sciencehabit writes: In 775 C.E., while Charlemagne was ruling his Frankish kingdom, something mysterious struck Earth. An analysis of the rings of two Japanese cedar trees reveals that from 774 to 775 C.E., the atmospheric level of radioactive carbon-14 jumped by 1.2%. This indicates that cosmic rays—high-speed, charged particles from space—bombarded our planet and converted some atmospheric nitrogen-14 into carbon-14. The scientists argue against two logical suspects: solar flares are too weak to do the job, and no supernova explosion was seen at the time, nor do any nearby supernova remnants date back to Charlemagne's time. So the cause remains a mystery, but whatever it was, something similar could presumably strike again.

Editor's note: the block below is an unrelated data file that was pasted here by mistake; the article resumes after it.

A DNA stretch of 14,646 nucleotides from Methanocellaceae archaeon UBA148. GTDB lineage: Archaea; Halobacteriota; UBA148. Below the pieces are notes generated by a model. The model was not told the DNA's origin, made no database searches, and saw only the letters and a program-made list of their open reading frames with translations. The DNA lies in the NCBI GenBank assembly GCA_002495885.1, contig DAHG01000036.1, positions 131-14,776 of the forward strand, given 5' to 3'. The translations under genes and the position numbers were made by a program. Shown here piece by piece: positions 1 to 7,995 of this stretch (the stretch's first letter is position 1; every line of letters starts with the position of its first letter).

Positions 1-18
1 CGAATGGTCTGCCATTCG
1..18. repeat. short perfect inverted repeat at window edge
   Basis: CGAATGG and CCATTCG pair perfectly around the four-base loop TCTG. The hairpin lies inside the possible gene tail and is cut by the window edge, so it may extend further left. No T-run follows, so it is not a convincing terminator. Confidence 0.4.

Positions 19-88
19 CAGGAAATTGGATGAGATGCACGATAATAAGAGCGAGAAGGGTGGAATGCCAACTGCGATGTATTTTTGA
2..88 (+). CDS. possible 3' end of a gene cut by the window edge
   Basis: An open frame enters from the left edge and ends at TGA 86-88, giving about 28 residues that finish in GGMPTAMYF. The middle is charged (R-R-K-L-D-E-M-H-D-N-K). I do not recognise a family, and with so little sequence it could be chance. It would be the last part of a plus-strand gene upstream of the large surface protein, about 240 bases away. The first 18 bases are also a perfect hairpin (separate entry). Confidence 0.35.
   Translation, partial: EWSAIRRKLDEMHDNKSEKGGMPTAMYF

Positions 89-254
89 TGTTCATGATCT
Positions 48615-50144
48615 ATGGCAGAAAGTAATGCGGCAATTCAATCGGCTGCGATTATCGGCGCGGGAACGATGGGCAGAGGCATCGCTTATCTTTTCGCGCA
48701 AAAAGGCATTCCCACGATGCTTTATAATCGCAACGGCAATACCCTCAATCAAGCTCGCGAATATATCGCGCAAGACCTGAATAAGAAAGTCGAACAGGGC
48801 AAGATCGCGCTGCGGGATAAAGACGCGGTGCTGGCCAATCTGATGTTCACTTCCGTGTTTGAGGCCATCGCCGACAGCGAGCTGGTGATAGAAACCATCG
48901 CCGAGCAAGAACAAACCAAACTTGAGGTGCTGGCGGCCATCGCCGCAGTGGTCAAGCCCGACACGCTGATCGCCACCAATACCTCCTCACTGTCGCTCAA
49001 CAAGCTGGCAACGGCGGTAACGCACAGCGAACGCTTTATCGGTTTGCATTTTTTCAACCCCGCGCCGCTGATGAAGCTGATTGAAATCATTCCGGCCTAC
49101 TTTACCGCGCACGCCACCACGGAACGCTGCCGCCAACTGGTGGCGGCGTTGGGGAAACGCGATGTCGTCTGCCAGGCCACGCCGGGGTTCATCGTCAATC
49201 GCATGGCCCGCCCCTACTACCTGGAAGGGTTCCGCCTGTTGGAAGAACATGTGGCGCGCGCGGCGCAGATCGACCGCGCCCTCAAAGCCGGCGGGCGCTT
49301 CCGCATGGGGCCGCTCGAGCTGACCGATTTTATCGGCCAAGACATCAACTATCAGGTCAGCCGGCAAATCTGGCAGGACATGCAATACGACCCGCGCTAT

Repel them. Repel them. Induce them to relinquish the spheroid.
- Indiana University fans' chant for their perennially bad football team